printf ("%d \n", 2 > !3 && 4 - 1 != 5 || 6 ) ;
Can someone explain to me how this is evaluated ? What I am most confused about is the
! symbol in front of the 3... how to evaluate
2 > !3 ?
! is the logical not. Meaning it returns 1 for 0 or 0 for any other value.
So in your example
For your whole expression you will have
Here is a table of operator precedence. From this we can deduce that in your expression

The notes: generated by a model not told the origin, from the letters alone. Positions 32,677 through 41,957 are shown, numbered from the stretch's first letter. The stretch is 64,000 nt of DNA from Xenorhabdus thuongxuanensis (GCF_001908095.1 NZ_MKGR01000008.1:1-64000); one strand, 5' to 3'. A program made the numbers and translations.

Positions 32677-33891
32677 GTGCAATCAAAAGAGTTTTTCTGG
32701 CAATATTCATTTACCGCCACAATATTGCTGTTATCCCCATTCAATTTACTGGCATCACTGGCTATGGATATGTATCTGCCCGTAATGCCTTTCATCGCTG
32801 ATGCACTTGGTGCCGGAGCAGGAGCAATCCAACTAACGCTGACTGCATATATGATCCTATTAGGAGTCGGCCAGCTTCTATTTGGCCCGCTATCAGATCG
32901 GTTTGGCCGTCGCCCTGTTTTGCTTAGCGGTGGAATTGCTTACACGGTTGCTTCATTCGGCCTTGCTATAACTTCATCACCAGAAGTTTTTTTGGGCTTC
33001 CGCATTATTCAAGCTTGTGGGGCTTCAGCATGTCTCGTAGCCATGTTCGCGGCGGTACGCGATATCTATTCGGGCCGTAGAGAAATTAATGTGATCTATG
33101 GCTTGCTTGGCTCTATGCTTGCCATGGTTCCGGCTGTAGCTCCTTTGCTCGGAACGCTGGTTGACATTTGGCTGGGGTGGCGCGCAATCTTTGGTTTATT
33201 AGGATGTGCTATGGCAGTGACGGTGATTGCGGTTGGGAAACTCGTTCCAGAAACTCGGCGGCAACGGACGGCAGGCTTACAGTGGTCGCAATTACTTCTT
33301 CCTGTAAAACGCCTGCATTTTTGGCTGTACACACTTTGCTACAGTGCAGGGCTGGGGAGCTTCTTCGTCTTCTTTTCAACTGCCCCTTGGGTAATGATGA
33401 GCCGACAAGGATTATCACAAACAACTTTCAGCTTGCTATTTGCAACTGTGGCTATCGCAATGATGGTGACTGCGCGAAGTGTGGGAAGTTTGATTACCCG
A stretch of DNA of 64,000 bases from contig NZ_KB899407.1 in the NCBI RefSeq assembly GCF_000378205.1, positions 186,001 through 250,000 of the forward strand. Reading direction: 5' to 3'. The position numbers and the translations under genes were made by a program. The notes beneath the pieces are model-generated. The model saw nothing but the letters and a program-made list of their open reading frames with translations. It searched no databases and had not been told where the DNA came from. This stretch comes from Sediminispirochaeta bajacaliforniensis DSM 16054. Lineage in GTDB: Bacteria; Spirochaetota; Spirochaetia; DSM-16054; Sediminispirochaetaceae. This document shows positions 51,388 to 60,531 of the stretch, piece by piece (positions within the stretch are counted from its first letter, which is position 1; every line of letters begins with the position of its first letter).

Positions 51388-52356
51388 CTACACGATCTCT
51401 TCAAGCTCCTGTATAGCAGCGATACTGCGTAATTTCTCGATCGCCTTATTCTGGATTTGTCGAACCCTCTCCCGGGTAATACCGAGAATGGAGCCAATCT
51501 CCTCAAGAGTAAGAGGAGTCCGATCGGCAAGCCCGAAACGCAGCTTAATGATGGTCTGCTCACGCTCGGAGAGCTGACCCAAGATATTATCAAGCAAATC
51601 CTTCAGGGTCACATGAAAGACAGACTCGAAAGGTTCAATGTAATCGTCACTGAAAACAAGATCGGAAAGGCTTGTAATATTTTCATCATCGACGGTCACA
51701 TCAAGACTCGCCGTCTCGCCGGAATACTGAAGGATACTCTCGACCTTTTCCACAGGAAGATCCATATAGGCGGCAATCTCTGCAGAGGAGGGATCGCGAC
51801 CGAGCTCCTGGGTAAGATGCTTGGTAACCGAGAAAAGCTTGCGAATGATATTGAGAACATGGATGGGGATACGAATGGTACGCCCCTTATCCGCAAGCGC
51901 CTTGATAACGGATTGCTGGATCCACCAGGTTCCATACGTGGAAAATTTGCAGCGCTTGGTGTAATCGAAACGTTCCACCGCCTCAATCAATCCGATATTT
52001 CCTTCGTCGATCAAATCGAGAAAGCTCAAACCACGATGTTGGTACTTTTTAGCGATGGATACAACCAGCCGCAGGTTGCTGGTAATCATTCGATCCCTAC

The expression is evaluated as
Generally, the order of evaluation of the operands is unspecified, so in the case of
the compiler is free to evaluate
However, for && and ||, the left side is always evaluated first so that short circuiting can be used (with
6 is true so the right side will never be evaluated.
the ! sign convert the value in 0 in binary so 2>!3 means 2>0 and this will be always true and 4-1 equals to 3 not equals to 5||6. 5||6 gives you 1 always so the whole command print 1
Its best to use parentheses to have your own order. Otherwise, operator precedence is explained in the C Operator Precedence Table.
From the above link: